A special banner featuring the title character was released just before San Diego Comic-Con that was very arty and in keeping with the kind of artwork that had been produced for other Marvel movies being promoted at the convention.
Another poster was revealed at San Diego Comic-Con along with lots of other materials. This one shows Strange striding purposefully toward the camera, walking out of a mystical portal from some other place and into a scene of buildings and roads that are folding in on themselves in ways that aren’t natural and shouldn’t happen. That sense of wonder and mystery is reinforced with the copy at the bottom telling us “The impossibilities are endless.”
A series of character posters came next, one for Strange and each of his compatriots as well as one for Mikkelsen’s bad guy. Each one is set against the reality-bending scene of New York that was seen in the trailers in the background. This is all about world-building through the shots of the characters and brand reinforcement through the rest of the visuals.
A very cool black-light poster was created specifically to be given out to attendees of IMAX screenings. Also on the IMAX front was a poster specifically to promote screenings in that format. It shows Strange looking off to the side so we can see inside his mind, visualized here through circles that have the supporting cast in it. The same trippy scenes are shown in the background to continue that theme.
The firstteaser trailer starts out showing Strange in a car accident, followed by the juxtaposition of shots of him doing his job as a traditional doctor and searching for meaning after the accident. Eventually he encounters The Ancient One, who addresses his disbelief of all that chakra mumbo-jumbo and begins to show him the mystical world that exists along with ours. She does so by shoving his astral self out of his body and sending him on various mind trips, with Strange eventually pleading for her to teach him. The trailer mostly shows Strange in civilian clothing but ends with a shadowy shot of him walking up a staircase with his trademark cape.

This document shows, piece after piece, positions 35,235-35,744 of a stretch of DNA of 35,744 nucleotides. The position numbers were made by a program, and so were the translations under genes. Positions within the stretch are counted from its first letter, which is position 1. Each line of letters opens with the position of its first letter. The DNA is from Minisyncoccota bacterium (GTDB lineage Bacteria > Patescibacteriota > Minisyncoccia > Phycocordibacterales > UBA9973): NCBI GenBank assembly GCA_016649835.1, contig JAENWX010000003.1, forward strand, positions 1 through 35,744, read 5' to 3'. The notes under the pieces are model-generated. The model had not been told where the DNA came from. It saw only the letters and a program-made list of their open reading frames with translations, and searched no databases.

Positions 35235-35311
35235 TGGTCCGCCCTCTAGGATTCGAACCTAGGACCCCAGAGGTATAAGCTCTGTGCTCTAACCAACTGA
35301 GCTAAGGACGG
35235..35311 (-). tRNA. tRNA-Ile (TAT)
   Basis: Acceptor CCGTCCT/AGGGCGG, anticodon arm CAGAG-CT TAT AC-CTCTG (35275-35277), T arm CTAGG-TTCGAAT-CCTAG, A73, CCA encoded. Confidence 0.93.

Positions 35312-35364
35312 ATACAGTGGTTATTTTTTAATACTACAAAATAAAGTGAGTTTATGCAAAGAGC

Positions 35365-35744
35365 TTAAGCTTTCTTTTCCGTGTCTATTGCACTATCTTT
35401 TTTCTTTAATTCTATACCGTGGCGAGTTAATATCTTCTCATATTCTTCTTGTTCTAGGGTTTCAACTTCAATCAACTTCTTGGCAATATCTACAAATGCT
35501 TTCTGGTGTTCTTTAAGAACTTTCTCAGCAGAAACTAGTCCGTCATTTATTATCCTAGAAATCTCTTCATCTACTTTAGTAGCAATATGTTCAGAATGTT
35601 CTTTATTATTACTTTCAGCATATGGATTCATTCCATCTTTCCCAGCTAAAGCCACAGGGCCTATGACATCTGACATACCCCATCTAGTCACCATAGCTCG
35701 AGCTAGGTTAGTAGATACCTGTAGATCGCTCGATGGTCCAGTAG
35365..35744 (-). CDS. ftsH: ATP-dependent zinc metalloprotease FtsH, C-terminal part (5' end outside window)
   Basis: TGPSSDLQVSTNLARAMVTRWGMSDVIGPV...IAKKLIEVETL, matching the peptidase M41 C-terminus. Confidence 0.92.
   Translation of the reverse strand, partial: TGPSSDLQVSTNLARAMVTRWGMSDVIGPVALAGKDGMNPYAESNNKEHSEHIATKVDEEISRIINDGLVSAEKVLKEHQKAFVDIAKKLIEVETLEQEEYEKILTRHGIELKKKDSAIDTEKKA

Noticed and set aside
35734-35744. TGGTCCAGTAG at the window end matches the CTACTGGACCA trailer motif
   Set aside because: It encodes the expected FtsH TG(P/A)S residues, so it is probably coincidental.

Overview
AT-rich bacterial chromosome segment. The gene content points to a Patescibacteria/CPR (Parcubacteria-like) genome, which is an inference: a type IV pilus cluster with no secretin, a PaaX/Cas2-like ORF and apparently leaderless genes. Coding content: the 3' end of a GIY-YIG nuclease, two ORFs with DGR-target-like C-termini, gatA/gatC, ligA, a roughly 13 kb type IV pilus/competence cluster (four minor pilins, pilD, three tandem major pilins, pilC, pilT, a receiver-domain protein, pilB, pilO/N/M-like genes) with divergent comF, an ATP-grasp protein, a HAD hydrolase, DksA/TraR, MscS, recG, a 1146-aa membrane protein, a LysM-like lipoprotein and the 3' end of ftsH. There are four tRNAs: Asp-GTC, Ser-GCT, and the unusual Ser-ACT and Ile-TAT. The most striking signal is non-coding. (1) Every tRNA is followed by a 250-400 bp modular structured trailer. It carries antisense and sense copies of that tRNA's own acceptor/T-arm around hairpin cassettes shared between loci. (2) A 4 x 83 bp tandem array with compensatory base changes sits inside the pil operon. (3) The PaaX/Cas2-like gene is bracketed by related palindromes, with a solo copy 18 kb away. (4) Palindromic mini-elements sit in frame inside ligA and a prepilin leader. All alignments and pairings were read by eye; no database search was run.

It’s not bad, selling the movie very much as another origin story. We get quite a few shots of Swinton as The Ancient One along with fleeting glimpses of McAdams as well as Ejiofor as Mordo. It’s also pretty heavy on presenting it as a story of personal growth and self-awareness, with a super hero bent.
Thesecond trailer, which debuted at the same time the movie was being promoted at San Diego Comic-Con, offers a much better look at the story. It starts out with Strange in his previous life as a surgeon and we see the accident and its effect on his hands. Aimless, Strange travels to Tibet where he encounters The Ancient One, who begins to open his eyes to the larger reality of the world, which leads to lots of footage of cityscapes folding in on themselves and so on. We eventually meet the adversary and see that the forces of light and protection are gearing up for a big battle against the forces of darkness. It all ends with Strange being given the Wifi password, which is a nice little touch.
It’s a solid spot but it plays like Inception mixed with Morpheus explaining The Matrix to Neo. Cumberbatch looks like he does what he can as he and the rest of the cast are mostly asked to walk across and in front of green screens, but he brings the necessary gravitas to the role, even if that same role will ask him to dramatically flip a cape around and run through New York City streets.
Online and Social
The official website takes a bit of time to load and when it does the screen fills with motion video. At the top of the page there are a few sections of content lists, starting with a “Gallery” where you can view a dozen or so stills from the movie.
After that there’s a “Synopsis” that offers a decent story recap and finally there’s “Partners” where you can find out about the companies that have helped to promote the movie in some way. There are also big buttons there to buy tickets or watch the trailer. Moving down to the lower left of the screen, there are links to the movie’s Facebook and Twitter profiles.
Once you’ve done all that you can “Meet Doctor Strange” as the prompt in the middle of the homepage wants you to. That takes on a journey through Strange’s story, from successful surgeon to student of the supernatural to master of the mystic arts.
Advertising and Cross-Promotions